To make this work, I need to play around with the concept of a "property". For a simple, concrete example, let's say that that in all naturally possible worlds I'm in brain state #1117A if and only if I'm having the conscious experience of pain. My zombie counterpart without consciousness (in a conceptually possible but naturally impossible world) has #1117A but not conscious pain. We might define thinly-sliced properties as properties individuated such that if they diverge even only in conceptually possible worlds, they are different properties. Thickly-sliced properties, in contrast, might be individuated such that if two diverge only in conceptually possible worlds but never in naturally possible worlds, they really are only one property. Conscious pain and #1117A would thus be different thinly-sliced properties but the same thickly-sliced property.

Now the question is, should we think of materialism as a claim about properties thinly sliced or thickly sliced? Let me suggest that the proper spirit of materialism, as a scientific hypothesis, confines it to being a claim about what is naturally possible, not a claim about what is conceptually possible. So zombie worlds and thinly-sliced properties are irrelevant to its truth. Materialists can give Chalmers "property dualism" if "property" means thinly-sliced property. In some sense, I do have non-material properties, but that's just a function of the fact that such thinly-sliced "properties" are individuated in accord with the concepts of the person attributing them and the human concept of consciousness pulls apart from the human concept of the material.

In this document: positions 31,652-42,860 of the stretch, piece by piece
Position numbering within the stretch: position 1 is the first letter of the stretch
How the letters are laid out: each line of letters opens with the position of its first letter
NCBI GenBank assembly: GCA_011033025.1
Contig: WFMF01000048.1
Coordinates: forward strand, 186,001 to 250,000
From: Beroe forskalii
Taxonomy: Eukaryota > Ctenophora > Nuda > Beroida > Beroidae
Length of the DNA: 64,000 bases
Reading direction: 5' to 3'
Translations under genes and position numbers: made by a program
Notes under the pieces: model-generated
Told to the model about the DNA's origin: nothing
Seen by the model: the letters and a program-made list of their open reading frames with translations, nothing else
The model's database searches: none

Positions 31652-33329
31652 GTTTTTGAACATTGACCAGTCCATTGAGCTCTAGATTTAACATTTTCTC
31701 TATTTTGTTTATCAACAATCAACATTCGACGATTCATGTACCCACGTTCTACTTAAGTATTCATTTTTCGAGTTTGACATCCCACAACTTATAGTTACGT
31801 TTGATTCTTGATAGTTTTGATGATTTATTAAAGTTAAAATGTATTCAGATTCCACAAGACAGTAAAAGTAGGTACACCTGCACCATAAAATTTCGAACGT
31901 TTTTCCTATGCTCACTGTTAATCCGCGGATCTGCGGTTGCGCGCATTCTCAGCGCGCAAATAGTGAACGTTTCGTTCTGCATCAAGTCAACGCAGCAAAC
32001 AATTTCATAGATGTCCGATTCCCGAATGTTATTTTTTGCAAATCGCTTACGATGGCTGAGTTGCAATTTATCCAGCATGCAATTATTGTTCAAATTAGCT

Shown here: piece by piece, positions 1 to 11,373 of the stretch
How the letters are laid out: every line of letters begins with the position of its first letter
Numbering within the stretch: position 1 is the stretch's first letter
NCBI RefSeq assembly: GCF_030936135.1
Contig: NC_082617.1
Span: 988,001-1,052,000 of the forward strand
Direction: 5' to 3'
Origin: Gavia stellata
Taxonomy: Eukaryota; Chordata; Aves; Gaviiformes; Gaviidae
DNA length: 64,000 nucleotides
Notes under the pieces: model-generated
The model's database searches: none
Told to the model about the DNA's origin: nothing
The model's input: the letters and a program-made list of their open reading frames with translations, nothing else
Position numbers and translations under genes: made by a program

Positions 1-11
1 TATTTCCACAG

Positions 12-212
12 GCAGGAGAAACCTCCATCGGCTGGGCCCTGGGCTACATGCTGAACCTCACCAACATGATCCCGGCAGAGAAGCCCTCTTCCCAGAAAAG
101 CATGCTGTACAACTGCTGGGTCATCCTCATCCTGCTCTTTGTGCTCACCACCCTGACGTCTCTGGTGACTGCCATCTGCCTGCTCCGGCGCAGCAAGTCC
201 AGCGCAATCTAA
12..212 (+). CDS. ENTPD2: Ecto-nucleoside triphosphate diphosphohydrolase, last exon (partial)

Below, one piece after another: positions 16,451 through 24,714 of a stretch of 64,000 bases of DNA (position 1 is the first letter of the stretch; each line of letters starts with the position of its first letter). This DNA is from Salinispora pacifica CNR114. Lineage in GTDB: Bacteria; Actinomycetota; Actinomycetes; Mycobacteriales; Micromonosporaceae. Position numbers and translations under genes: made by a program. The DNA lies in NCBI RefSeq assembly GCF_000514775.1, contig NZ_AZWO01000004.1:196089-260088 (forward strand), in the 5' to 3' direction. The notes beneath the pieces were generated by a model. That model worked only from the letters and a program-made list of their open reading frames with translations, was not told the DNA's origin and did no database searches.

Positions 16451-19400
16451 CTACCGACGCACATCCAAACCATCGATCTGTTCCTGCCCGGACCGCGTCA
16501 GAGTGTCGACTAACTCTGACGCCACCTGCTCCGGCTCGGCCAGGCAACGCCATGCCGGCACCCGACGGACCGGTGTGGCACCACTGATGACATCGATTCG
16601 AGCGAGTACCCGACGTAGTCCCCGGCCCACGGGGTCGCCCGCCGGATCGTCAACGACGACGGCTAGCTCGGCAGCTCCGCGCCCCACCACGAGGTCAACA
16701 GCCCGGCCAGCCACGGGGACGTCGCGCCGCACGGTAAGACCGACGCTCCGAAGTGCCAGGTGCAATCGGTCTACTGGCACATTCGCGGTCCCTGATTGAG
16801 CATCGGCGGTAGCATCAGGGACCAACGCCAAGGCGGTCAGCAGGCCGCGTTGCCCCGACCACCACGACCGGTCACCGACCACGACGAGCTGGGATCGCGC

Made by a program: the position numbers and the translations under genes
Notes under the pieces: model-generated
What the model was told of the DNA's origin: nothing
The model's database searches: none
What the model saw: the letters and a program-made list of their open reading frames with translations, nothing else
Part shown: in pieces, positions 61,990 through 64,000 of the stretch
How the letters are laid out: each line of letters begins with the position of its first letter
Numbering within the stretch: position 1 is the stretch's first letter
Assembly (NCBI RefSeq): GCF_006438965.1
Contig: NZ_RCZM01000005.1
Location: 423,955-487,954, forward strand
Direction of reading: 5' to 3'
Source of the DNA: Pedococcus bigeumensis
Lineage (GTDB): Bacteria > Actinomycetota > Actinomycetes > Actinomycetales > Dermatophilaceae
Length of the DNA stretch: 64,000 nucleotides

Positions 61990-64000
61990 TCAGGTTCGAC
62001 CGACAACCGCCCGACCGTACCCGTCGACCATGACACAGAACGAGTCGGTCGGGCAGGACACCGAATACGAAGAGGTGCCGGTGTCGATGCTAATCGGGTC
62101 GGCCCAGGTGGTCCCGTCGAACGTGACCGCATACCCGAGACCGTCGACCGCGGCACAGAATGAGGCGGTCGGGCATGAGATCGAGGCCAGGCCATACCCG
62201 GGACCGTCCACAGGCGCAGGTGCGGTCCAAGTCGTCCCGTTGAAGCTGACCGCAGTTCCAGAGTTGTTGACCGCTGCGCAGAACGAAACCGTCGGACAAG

10 comments:

Tanasije Gjorgoski said...

Hey Eric,

You say "what has always struck me as strange about this argument is how it derives a conclusion about the fundamental structure of reality from facts about what we can conceive".

I think that you are overestimating Chalmer's argument when you say that it is a conclusion about "the fundamental structure of reality". What I see as a result of it is a purely negative claim, which simply points to an incommensurability of two notions - that of "matter" and that of "consciousness", both of which we are supposed to be able to "hold clearly before our inner eye". I think it is supposed to be analogous to how a mathematician clearly holds in his thoughts two mathematical notions, and figure out if they are commensurable or not, without having for a moment to test anything.